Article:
Technology in South Carolina: Where the Future Is Being Invented
Learn how innovative companies are growing in South Carolina thanks to a business ecosystem rich with resources that promote entrepreneurial activity, access to financial and technical support, a wealth of facilities and a highly desirable quality of life.
Innovative companies are growing in South Carolina thanks to a business ecosystem rich with resources that promote entrepreneurial activity, access to financial and technical support, a wealth of facilities and a highly desirable quality of life that attracts and retains talent. “There’s a good reason Charleston has earned the name Digital Harbor,” says Sam Staley founder of Bidr, a startup whose technology allows users to bid on silent auction items and get updates on their smartphones. Bidr won a $100,000 pitch competition prize from Steve Case, the co-founder of AOL who now leads Revolution LLC, a Washington-based investment firm. Case made the investment in Bidr when he brought his “Rise of the Rest” bus tour to the Palmetto State, where he found numerous examples of entrepreneurial innovation.
“Rise of the Rest” is about shining a spotlight on cities like Charleston, and many others throughout the nation, where it is becoming easier for new businesses to start, scale and add jobs in their local community,” says Case. “Charleston is a city steeped in history, but there is real potential to leverage resources and build a vibrant startup ecosystem that spurs innovation in the future. I’m excited to work with the talented team at Bidr, which is an example of a promising, young company in Charleston,” he says.
That optimism, says Case, is also buoyed by a wave of promising new businesses including specialty candle producer Rewined Candles and digital marketing firm LevelWing. Entrepreneurs also benefit from a supportive infrastructure such as the Harbor Entrepreneur Center and attention they are receiving from local and state governments, including and Charleston Mayor Joe Riley and Gov. Nikki Haley.
Another startup, Eatabit, is disrupting the food service industry with text messaging and printing technology that simplifies the process of placing an order at a restaurant. “You text your favorite restaurant the same way you would call them,” says Eatabit co-founder Stewart Moore. The messages are delivered to a printer that Eatabit developed and supplies to its clients, which include restaurants, hotels, golf courses and other businesses. Moore and partner Greg Oleksiak came up with the idea for Eatabit while trying to place a delivery order from their favorite bar. Their phone call wouldn’t go through and there was no way to order online.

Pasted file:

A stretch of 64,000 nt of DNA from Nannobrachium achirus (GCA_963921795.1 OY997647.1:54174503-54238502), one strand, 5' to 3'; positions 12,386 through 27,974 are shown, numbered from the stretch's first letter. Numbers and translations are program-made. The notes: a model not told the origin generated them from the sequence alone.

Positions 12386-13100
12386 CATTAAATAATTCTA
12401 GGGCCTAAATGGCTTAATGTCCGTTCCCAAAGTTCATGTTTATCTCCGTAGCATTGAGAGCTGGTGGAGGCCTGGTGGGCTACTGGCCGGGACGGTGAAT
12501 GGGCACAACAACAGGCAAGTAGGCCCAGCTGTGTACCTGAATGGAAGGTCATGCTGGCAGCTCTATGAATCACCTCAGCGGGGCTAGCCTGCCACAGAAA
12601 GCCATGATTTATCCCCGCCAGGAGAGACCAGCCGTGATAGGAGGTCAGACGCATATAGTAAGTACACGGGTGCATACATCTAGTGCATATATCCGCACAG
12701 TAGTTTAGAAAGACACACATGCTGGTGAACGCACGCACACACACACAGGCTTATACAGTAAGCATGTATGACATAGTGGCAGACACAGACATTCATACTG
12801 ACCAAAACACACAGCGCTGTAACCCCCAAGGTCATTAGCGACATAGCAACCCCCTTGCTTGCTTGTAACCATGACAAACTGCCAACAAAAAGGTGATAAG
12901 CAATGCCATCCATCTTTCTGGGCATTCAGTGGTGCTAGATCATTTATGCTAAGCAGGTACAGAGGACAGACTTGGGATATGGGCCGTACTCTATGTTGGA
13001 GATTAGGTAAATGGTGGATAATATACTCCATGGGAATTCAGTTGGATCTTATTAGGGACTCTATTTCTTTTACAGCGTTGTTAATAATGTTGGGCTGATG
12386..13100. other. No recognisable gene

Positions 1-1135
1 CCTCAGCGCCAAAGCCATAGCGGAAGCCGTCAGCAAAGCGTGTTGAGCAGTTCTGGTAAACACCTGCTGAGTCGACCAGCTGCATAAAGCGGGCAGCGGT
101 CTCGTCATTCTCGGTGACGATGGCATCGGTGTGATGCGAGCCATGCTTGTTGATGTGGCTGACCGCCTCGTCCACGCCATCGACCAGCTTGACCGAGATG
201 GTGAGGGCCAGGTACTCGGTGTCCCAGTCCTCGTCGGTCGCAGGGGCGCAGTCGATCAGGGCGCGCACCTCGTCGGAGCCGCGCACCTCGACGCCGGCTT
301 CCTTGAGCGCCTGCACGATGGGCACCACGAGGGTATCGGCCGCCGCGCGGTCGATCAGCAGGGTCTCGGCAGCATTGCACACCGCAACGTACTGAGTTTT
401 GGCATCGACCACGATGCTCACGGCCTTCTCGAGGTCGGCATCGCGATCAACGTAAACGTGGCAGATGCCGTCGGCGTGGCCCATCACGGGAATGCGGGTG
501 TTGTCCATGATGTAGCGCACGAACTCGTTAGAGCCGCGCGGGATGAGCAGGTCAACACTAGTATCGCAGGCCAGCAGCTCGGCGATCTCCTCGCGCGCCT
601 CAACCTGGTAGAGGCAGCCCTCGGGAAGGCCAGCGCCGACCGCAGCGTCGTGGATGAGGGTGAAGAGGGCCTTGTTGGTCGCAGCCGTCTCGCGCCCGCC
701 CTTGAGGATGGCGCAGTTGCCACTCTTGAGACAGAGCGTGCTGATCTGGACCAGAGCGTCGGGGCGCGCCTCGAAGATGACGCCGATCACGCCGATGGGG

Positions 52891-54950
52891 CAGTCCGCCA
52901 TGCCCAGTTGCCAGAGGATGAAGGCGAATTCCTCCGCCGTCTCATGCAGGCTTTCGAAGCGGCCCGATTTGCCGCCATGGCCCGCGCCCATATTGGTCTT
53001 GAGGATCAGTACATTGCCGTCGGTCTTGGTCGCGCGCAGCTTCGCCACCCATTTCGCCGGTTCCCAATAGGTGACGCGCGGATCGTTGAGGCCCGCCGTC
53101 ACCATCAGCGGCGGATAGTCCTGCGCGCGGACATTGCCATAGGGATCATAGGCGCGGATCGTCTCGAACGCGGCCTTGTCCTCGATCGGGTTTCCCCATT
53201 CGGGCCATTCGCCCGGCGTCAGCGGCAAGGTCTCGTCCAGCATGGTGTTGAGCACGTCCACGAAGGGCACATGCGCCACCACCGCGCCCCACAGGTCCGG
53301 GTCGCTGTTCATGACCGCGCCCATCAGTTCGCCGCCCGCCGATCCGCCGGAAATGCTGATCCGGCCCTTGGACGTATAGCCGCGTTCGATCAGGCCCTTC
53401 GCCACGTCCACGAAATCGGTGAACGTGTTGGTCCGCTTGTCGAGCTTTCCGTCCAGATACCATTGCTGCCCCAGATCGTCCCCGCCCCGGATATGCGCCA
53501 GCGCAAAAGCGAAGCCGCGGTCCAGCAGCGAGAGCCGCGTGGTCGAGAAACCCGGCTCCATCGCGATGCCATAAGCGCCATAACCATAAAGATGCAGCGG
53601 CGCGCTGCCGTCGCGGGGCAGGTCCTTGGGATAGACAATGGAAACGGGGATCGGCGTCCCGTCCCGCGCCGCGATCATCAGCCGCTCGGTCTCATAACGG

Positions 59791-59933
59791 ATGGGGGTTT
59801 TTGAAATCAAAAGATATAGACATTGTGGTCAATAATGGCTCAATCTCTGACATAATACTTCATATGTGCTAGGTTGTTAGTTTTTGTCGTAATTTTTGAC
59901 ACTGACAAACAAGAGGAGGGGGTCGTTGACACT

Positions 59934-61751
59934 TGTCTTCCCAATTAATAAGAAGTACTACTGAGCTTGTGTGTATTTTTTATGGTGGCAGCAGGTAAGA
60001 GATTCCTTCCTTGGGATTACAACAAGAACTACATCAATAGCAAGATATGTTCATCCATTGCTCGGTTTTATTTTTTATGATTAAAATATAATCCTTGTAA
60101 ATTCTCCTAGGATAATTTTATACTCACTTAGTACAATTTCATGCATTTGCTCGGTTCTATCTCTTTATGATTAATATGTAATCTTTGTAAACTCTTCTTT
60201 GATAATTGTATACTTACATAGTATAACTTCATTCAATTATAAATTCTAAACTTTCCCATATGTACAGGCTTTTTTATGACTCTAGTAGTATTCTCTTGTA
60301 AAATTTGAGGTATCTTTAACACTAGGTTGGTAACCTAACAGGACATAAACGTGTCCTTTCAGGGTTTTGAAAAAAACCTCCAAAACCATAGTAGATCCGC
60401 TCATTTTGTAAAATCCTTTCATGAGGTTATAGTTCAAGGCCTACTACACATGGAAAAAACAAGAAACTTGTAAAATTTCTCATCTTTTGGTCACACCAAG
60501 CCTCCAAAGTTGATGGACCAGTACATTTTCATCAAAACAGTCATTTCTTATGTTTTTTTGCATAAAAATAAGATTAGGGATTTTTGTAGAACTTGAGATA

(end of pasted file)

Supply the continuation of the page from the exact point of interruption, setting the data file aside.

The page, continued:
“We hacked this thing together in Greg’s garage,” Moore says of the company’s prototype printer. Next, they participated in the Harbor Entrepreneur Center’s Business Accelerator program, which provided access to a network of mentors and advisers, classes, free work space and introductions to potential investors. “I don’t know where we’d be without the accelerator. I can’t even put a dollar figure on the value,” says Moore. Entrepreneurs throughout South Carolina have access to numerous resources. The state encourages entrepreneurship through efforts such as the Office of Innovation, launched in fall 2013, and SC Launch, which facilitates applied research, product development and commercialization programs.
The South Carolina Angel Network (SCAN) connects more than 20 leading angel groups that consists of 200 individual angel investors who meet frequently to analyze the best early-stage companies from around the region and support them with their financial and intellectual capital. South Carolina companies attracted more than $266 million in venture investment between 2010 and 2014.
SCAN affiliates have invested more $12 million in 37 companies, 80 percent of them in South Carolina. Greenville-based New York Butcher Shoppe received funding through SCAN’s network. The company retails high-quality beef and items such as chicken cordon bleu, fresh seasonal vegetables, pastas, sauces and wines. The company has franchises in South Carolina and Georgia and has plans for locations in other states. Staley, the founder of Bidr, says South Carolina is building a strong foundation of innovative companies that can draw strength from one another.
“I network with 20 or 30 companies. You never know where that synergy will come from,” he says. South Carolina’s quality of life is a major advantage for startups competing for top talent with Silicon Valley and other hotspots, says Staley, an Atlanta native who arrived in Charleston for college and never left. South Carolina is a nurturing environment for tech startups, says Moore. “We’re in the right place at the right time,” he says.